You have been assigned a task to write a program which takes a multigraph as its input and if it contains an Eularian circuit to return one. Otherwise, the program's behavior is undefined, according to the specifications you're handed by your boss.
However, you recently caught your new coworker Steven several times treating undefined behavior in C carelessly and urged him be more careful because undefined behavior can also mean that all files on the system get deleted. He now dared you to write your program in a way such that it deletes itself when the aforementioned case of (previously) undefined behavior occurs. You don't want to lose your honor and accept.
An Eulerian circuit is a circuit in an undirected multigraph which visits every edge exactly once.
You may choose the formats of your program's input and output yourself. They don't need to be the same formats. For example, you may take a description of the edges like
as your input for this graph
, but return a sequence of vertices as your output:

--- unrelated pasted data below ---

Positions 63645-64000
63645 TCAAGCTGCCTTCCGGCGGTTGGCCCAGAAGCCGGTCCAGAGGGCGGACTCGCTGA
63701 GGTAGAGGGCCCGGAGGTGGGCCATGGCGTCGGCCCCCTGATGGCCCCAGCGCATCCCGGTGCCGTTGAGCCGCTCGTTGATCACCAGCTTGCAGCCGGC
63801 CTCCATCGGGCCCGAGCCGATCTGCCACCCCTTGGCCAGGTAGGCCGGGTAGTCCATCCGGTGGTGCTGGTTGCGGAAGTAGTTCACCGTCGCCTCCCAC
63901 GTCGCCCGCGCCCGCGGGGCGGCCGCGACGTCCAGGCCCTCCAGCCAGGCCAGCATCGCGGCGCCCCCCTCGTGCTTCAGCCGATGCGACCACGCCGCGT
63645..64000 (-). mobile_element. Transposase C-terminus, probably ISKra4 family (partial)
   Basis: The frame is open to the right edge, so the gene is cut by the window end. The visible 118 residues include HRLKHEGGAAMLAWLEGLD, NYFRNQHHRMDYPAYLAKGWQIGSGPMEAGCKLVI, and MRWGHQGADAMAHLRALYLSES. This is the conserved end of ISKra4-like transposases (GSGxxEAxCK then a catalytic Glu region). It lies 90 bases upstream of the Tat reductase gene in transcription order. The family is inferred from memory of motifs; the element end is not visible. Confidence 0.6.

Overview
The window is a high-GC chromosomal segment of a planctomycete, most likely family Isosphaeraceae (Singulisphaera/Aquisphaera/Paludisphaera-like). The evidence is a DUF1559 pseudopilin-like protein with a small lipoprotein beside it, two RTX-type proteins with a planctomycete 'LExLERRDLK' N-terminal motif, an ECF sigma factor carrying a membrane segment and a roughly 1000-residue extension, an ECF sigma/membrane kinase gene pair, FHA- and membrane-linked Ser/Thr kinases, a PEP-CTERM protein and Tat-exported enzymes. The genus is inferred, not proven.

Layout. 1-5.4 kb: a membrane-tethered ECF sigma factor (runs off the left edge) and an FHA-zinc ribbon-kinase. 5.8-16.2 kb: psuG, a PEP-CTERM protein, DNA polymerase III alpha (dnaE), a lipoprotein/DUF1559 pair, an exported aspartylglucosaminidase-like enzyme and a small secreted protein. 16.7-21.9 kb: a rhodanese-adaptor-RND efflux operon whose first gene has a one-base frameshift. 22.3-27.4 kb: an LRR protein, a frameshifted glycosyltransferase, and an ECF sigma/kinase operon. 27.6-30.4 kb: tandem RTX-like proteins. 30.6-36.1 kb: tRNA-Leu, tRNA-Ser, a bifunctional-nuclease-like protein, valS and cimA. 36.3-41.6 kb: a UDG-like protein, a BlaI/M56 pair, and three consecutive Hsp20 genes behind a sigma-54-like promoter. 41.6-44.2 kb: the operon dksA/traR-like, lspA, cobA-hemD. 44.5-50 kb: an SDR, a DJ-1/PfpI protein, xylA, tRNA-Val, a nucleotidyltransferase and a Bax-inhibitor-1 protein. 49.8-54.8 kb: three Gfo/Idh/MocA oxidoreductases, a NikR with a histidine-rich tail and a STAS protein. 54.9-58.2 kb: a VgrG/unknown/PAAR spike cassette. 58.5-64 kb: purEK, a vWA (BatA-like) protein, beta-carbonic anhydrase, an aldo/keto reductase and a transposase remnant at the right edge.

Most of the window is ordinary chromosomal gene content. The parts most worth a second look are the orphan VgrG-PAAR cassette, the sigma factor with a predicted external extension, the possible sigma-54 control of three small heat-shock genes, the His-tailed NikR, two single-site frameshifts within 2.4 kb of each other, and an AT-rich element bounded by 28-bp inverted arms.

You don't need to be able to accept multigraphs which contain vertices without edges.
Holding your program only in RAM and terminating it afterwards doesn't count as deleting it. It needs to be in a file. The file must only be deleted if no Eulerian circuit exists in the input multigraph.
The vertices have to be identifiable (it needs to be possible to tell the Euler circuit in the input provided the output of your program), the edges don't. However, you may restrict the means of identification (e.g. only positive integers or only strings consisting of a
# followed by a positive integer) as long as large graphs are representable (only 1 letter of the English alphabet isn't sufficient). Identifiers don't have to be explicit. For example, you may let the order of the input determine the number a vertex is identified with in the output.
The means of output (saved to a file, printed at stdout, return value of a function) don't matter.
You can't rely on the name of your program on the disk not changing. If you only write a function, you still have to delete the file on the disk.
This is code golf, shortest code wins.
Spoiler warning for this link: Simple algorithms to solve this problem can be found on the internet.